Punishing scientists for their inconvenient message also send a bad signal to the world. A country with a government meddling in the results of scientific research is not attractive. A large part of the scientists in America come from abroad. New high potentials may now think twice before they go to America.
Researchers may go to my birth country (The Netherlands) or home country (Germany)instead. They have freedom of science and research in their constitutions. In both countries you only need English to do your work and nowadays you can also get by in daily life with English (although I would still advice to learn the local language for better social integration). For Germany I know that we are always looking for good scientists. Too little students start studying meteorology to fill the vacancies. They even took me as a physicist because they could not get any better.
In the 17th century, when in most of Europe's rulers did not tolerate deviating thoughts, The Netherlands was a haven of tolerance and experienced a golden century. This little country attracted an enormous influx of the best scholars, scientists and artists from all over Europe, introduced many free market innovations, became a world power. Before and during the Second World War many Jewish and German scientists migrated to America because of the repression in Europe. This has kick started American science. The repression of scientific freedom has real economic and cultural consequences.
One wonders if they know what they are doing. The GOP representative, that is. They almost unanimously have trouble accepting that we are responsible to (almost) all the warming seen in the last century. The normal Republicans (except for the Tea Party) fit into the American mainstream when it comes to accepting that climate change is real. The very vocal mitigation sceptics on the net that give America a bad name abroad only represent a few percent of the population. One wonders when these normal people tell their politicians to get their act together.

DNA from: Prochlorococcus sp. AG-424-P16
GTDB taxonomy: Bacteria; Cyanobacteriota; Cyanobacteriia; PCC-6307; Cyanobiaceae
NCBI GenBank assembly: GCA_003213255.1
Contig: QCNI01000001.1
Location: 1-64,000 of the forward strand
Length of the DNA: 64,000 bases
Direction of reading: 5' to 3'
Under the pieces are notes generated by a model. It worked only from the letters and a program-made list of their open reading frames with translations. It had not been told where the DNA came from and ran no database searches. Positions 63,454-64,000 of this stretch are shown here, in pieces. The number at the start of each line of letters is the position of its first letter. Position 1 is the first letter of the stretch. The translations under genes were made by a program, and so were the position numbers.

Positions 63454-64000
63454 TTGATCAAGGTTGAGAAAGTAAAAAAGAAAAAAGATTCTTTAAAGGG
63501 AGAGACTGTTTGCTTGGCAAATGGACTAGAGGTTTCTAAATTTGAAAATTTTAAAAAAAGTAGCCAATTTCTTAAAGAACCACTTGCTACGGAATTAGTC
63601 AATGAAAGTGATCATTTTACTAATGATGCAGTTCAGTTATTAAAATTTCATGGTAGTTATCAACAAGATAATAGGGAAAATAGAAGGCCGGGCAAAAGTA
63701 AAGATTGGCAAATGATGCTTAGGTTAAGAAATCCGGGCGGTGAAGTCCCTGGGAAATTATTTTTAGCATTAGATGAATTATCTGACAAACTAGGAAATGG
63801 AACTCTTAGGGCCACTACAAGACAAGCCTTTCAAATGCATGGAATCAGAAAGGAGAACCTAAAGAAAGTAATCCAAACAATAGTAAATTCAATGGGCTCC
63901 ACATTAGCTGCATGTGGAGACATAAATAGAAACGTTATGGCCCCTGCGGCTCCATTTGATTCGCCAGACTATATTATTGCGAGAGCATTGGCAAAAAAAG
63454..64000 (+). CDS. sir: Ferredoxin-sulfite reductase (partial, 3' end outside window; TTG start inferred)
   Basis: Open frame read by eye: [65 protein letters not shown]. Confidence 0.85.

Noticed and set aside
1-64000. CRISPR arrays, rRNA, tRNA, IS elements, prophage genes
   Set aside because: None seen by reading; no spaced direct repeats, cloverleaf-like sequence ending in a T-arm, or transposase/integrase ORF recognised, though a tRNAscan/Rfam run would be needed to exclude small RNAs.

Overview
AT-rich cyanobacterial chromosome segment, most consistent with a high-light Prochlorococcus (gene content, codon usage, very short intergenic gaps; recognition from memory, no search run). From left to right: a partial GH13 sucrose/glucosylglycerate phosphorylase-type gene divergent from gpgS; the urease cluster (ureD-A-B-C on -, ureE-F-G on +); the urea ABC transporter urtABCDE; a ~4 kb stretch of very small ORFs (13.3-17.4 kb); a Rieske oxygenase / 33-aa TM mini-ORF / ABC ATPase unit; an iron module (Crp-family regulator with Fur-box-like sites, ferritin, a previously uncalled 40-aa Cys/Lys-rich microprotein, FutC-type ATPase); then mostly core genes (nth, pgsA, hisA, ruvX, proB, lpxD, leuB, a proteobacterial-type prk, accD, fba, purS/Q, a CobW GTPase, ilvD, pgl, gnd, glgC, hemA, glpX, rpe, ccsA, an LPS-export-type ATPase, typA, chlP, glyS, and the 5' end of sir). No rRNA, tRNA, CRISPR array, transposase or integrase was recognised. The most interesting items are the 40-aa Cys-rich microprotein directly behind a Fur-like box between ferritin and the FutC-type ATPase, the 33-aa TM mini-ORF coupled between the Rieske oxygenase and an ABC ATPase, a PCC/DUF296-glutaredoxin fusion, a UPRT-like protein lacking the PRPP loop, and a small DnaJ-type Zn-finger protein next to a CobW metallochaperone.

In the realm of climate research, my guess would be that Europe is already a little stronger than the USA. The aggressive mitigation sceptics to do not make America more attractive. The FOIA harassment in response to inconvenient science does not make America more attractive. When the political radicals are determined to hurt American interests and pass this bill, I would like to invite Gavin Schmidt to Germany. In am sure the Max Planck Institute in Hamburg would be interested. The Max Planck Foundation was specially founded to attract the best researchers from all over the world by providing them with a lot of freedom of research. After all, top researchers know best what is important for science. Gavin welcome to Hamburg, your [[ICE]] is waiting.
Related readingPhil Plait (Bad Astronomy blog):House GOP Wants to Eviscerate NASA Earth Sciences in New Budget
John Timmer of Ars Technica: House Science Committee guts NASA Earth sciences budget
Stop all harassment of all scientists now
Peer review helps fringe ideas gain credibility
The value of peer review for science and the press
The Tea Party consensus on man-made global warming
Do dissenters like climate change?
Climate myths translated into econ talk
* Photo at the top of Alster by André H. (An der Alster) [CC BY 2.0], via Wikimedia Commons
* Photo of St. Pauli by Heidas is licensed under the Creative Commons Attribution-Share Alike 3.0 Unported license.
* Photo of Altonaer Balkon in Hamburg by Udo Herzog (http://flickr.com/photos/udo/142872336/) [CC BY 2.0], via Wikimedia Commons
* Photo of Jenisch by Wolfram Gothe (Transferred from de.wikipedia) [Public domain], from Wikimedia Commons
* Photo of the main station of Hamburg by Thomas Fries / Lizenz: CC-BY-SA-3.0